Failure Is The First Step on the Road to Success - Part 1
It is an inexorable fact of life that all electronic assemblies – from the most complex, densely interconnected systems to the cheapest mass-produced consumer devices – will eventually fail. Such devices may be victims of various forms of abuse at the hands of their end users, subjected to mechanical, environmental, or electrical stresses far beyond what any design engineer would consider reasonable. Some, especially early prototypes, may be inherently flawed and susceptible to malfunction as a result of a simple mistake made during one too many late night, bleary-eyed design review sessions, conducted over energy drinks and cold takeout. Of course, it is also possible for assemblies to simply die of old age; eventually, normal wear and tear will break down even the most robust of electronic devices. In all these cases, the result is the same (at least at a very high level): a device that no longer performs its intended function.
The process of dissecting the remains of a failed device or assembly, slicing through the tangled web of interconnects and dielectrics to get to the kernel of truth lying at the root cause of the malfunction, is called failure analysis. By utilizing an extensive set of specialized tools and techniques, failure analysts can go from a very basic initial observation (e.g. “no output on J8 pin-4”) to actionable data (“via misalignment between layer 1 and 3 on trace from U9 pin-6 to J8 pin-4”). Traversing the gap between these two points requires a meticulously detailed approach. In future columns, we will delve into the intricacies of this approach by reviewing individual case studies and techniques, to better show how failure analysis can be applied within an existing manufacturing environment to improve product reliability; in this column, we will provide a high level overview of what the failure analysis process looks like.
Due to the nature of failure analysis, no two projects will ever be quite the same. Failure modes, environmental conditions, device applications – all these parameters shape the circumstances of a given failure analysis project. Despite the fact that all failures are unique, there is still a generic process that can be applied to drive an investigation to its resolution. This process starts with the verification of the problem as reported – whether that report comes from a consumer, an entity further down the supply chain, or even from a test engineer directly after production, it is vital to verify that the issue can be recreated before attempting any further analysis. The verification phase of a project may be as simple as a five minute check with a multimeter, proving that the correct voltage is not being output on a given pin or that continuity does not appear between two nodes that should be connected; in other cases, a more complicated approach may be necessary, such as when a failure is only present when a device is operated within a certain temperature range. Verifying the failure is not important only to prove that a problem exists; the verification phase also allows the failure analyst to determine the proper test conditions for later steps of the process.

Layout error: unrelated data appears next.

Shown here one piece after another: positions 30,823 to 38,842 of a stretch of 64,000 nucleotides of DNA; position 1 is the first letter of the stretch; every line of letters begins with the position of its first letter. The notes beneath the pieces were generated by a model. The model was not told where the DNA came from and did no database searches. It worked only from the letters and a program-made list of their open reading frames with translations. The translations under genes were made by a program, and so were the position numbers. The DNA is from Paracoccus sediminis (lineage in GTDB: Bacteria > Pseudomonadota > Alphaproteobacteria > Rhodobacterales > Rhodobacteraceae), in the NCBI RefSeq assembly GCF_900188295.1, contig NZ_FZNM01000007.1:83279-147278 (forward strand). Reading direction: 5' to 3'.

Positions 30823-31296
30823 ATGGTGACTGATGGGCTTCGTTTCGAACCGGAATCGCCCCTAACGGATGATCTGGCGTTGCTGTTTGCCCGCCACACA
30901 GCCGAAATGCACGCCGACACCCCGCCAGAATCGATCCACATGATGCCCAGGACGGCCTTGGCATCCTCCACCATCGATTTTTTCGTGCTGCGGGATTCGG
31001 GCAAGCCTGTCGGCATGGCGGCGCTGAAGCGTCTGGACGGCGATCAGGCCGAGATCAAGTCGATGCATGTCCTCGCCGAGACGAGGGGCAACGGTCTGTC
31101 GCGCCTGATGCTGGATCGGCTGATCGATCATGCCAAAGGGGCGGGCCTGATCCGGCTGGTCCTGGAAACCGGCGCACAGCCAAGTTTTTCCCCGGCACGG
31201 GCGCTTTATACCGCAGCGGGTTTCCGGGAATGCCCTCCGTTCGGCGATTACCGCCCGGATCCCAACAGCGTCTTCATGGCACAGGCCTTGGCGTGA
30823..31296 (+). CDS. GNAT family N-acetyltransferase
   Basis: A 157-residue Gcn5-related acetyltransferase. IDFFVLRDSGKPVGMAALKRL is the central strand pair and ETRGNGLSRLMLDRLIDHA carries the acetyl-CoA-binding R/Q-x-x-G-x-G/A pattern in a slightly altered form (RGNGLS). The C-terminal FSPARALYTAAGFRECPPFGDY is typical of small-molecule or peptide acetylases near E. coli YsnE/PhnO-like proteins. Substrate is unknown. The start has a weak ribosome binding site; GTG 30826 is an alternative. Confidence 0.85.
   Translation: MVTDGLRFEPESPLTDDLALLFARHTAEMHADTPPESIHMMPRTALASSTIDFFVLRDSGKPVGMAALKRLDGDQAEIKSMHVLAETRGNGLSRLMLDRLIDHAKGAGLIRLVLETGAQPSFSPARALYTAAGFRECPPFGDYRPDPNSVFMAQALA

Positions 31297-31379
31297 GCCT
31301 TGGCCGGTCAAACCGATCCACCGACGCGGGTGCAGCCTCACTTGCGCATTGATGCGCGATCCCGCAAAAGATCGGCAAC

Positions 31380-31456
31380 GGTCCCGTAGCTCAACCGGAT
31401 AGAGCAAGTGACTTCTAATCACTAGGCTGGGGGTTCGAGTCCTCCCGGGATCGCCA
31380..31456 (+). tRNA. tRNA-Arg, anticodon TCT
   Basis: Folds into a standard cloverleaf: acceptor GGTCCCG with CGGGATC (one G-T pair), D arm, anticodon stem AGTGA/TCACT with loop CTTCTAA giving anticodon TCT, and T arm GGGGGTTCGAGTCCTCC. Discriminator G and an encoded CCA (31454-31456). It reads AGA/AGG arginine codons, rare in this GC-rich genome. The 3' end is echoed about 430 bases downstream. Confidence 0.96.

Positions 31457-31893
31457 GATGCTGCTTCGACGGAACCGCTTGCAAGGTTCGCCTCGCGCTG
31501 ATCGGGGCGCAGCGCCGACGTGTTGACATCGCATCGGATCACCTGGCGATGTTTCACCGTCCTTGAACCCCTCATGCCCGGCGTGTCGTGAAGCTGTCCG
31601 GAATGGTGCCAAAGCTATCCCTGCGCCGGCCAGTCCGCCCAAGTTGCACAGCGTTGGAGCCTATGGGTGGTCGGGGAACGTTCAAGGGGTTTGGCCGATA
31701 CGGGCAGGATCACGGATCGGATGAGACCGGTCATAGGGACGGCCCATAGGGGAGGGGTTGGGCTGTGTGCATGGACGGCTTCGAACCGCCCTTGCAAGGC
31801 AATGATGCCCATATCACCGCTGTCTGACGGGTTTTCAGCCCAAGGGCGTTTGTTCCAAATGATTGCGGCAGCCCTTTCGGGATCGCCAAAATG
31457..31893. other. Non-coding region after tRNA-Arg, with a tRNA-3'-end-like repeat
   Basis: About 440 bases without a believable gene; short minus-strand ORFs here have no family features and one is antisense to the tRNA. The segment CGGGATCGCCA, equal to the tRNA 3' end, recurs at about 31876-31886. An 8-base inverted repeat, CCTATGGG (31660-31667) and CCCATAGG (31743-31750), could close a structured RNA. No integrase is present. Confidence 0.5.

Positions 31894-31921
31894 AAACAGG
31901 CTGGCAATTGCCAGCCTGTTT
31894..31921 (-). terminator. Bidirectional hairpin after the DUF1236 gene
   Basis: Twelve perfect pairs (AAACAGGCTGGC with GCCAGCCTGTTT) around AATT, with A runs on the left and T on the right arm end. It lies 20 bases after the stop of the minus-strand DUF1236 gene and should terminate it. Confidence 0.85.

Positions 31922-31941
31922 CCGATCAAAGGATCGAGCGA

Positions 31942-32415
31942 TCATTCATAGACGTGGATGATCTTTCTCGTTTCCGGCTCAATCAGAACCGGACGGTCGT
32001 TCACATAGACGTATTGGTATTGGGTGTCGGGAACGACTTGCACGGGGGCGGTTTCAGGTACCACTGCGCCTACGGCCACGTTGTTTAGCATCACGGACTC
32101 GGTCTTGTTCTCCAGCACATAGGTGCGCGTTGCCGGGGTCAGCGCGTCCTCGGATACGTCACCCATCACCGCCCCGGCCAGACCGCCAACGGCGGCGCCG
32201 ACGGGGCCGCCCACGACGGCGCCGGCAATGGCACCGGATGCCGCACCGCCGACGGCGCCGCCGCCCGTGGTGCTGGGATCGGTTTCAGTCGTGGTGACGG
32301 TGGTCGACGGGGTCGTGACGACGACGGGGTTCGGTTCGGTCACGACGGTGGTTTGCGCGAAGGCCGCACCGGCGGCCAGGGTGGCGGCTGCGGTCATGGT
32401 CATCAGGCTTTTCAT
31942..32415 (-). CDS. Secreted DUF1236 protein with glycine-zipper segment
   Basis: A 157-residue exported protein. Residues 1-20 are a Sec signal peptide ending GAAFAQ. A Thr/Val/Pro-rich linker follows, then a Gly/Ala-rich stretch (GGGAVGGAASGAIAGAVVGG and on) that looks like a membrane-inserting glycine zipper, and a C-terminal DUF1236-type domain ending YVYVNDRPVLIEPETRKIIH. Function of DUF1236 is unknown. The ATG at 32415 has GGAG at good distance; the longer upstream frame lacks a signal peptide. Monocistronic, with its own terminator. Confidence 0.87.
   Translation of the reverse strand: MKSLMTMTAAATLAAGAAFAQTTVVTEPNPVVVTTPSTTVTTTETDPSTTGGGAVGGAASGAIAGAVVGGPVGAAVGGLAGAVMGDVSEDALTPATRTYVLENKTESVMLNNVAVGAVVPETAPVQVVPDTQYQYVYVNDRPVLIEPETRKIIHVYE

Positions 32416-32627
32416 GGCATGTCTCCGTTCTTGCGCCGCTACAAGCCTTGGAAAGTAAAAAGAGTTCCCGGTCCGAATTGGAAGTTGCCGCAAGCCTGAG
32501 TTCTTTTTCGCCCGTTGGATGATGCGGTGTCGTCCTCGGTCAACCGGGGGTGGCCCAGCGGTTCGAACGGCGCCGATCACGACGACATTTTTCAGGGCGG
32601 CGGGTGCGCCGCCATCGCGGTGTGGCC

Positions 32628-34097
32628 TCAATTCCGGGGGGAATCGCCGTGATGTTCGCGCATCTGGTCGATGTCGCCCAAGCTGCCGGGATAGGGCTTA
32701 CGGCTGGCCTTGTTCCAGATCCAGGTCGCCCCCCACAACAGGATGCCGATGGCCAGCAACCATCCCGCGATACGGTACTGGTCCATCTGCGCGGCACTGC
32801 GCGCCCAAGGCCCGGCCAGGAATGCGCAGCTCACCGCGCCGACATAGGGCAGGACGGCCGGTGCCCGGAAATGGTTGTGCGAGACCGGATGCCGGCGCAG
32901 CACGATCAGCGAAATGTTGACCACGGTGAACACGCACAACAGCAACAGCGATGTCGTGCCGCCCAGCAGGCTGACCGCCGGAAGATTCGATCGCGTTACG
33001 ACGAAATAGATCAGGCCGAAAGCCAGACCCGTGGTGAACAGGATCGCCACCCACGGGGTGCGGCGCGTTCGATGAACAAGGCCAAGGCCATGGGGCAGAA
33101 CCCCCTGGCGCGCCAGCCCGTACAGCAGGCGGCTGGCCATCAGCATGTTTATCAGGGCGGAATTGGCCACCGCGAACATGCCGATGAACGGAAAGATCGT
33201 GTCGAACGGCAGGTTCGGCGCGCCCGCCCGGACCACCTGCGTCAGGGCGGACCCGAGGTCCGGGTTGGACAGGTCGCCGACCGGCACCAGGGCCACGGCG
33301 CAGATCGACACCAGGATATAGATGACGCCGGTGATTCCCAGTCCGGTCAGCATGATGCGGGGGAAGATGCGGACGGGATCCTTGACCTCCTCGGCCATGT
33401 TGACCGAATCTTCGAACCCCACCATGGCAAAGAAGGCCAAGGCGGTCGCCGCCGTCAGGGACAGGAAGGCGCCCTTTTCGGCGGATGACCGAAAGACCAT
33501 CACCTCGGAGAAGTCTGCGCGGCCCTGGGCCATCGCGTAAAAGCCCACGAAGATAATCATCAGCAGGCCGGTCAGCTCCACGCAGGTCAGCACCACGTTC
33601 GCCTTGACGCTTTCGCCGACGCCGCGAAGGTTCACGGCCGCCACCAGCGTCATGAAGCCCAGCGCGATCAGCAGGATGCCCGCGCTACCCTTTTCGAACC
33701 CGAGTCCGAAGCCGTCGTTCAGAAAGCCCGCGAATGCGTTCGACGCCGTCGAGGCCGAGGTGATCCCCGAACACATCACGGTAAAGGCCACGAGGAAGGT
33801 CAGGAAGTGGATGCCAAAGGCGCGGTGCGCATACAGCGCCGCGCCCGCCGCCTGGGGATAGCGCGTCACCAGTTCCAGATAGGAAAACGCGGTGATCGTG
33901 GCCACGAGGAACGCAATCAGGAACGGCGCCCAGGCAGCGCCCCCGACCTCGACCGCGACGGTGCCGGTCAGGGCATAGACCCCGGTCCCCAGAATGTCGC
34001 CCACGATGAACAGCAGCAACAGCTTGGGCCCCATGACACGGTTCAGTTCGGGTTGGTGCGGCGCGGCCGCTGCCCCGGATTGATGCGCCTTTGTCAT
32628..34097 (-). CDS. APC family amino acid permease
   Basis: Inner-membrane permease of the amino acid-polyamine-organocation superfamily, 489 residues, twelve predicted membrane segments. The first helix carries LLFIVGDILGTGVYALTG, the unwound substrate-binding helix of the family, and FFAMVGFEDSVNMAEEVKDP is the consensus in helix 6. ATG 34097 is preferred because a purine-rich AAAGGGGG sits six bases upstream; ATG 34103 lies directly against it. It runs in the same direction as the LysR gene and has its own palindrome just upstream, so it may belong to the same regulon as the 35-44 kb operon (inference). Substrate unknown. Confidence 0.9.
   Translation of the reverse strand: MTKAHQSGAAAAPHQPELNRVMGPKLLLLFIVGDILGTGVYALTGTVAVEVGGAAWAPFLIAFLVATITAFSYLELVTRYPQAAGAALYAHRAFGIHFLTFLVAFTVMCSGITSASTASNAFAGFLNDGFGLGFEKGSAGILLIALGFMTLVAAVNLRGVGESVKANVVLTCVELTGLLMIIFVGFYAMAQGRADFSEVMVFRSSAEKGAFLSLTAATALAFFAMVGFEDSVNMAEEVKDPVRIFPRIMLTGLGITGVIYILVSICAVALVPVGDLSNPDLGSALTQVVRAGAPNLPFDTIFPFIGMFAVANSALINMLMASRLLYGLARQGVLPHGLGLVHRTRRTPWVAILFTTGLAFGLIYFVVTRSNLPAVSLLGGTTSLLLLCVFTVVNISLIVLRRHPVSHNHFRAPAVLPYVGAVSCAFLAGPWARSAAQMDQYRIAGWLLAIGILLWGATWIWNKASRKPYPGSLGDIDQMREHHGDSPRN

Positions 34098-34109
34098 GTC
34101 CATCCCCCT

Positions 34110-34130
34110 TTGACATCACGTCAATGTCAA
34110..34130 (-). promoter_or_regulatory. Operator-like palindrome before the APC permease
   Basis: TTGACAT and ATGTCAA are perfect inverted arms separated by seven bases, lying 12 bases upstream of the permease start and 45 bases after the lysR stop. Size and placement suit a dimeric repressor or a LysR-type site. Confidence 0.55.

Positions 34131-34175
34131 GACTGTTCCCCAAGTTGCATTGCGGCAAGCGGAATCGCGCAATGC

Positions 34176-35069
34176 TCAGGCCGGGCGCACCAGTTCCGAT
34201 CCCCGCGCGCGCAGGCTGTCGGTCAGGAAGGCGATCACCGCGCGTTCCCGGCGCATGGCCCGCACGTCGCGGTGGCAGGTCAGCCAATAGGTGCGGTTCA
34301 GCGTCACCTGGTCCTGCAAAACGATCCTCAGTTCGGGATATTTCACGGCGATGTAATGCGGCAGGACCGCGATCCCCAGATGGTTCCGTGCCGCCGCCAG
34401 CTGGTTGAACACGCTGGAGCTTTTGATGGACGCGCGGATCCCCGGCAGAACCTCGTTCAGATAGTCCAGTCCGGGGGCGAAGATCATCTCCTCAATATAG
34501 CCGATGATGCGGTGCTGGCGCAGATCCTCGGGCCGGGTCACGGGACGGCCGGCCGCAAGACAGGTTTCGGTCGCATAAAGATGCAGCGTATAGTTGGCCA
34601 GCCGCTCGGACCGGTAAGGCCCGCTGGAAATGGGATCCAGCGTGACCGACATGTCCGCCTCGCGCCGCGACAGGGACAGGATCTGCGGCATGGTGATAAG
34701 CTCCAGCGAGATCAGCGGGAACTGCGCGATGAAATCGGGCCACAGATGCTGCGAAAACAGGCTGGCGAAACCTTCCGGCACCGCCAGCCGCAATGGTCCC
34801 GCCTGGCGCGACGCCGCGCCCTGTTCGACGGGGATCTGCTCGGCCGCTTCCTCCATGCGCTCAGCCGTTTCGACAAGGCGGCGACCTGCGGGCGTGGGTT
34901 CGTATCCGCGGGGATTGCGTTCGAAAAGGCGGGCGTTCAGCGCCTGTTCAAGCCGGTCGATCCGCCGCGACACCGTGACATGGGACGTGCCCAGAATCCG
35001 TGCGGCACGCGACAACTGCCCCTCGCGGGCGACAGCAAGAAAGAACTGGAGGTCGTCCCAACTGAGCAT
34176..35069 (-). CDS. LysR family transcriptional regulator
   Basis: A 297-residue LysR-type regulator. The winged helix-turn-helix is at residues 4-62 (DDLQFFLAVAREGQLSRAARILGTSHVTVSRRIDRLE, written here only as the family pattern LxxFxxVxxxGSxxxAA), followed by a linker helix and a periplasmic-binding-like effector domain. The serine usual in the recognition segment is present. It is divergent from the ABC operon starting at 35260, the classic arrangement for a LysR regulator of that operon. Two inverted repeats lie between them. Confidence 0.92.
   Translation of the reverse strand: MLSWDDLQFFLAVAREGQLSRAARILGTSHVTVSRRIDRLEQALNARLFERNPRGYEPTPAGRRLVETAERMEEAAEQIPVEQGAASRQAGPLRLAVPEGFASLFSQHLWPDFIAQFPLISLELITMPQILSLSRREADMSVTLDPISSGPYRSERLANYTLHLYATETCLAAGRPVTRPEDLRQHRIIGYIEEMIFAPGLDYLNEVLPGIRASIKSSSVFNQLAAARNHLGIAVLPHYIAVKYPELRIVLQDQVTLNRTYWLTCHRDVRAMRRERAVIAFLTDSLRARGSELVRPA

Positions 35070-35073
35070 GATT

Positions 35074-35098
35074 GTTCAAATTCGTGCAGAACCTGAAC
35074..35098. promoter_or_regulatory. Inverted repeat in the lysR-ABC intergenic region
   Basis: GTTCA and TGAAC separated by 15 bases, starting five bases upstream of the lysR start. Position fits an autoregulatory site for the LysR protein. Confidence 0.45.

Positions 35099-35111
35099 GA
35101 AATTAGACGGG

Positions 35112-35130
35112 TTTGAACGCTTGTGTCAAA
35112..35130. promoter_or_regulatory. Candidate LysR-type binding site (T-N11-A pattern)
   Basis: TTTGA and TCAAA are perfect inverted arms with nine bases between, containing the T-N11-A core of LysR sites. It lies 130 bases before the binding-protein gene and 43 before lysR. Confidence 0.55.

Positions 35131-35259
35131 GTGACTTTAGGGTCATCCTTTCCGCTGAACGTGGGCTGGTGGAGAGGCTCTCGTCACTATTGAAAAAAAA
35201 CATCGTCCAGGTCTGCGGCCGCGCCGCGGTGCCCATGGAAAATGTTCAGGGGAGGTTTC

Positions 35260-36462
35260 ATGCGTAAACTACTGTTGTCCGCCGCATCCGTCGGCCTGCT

Verification of the failure is the first of many steps in non-destructive testing (or NDT) of a device. As the name implies, non-destructive tests should have minimal impact on the sample under analysis; ideally, these tests should carry little to no risk of damaging the sample or potentially losing the defect. These tests will generally include a detailed visual inspection, looking for macro-scale defects like cracked solder joints or broken traces. X-ray inspection may reveal things that are buried within a circuit board or hidden underneath a component, like via misregistration or improperly wetted BGA balls. An acoustic microscope may reveal component level failures, such as package delamination inside a component that was not properly stored before undergoing reflow. Generally speaking, non-destructive tests are not sufficient to prove the root cause of failure on their own; however, they provide key data that will shape the course of the failure analysis project.
Derek Snider is a failure analysis engineer at Insight Analytical Labs, where he has worked since 2004. He received his Bachelor’s of Science in Electrical Engineering from the University of Colorado at Colorado Springs.
This article originally appeared in the June 2013 issue of SMT Magazine.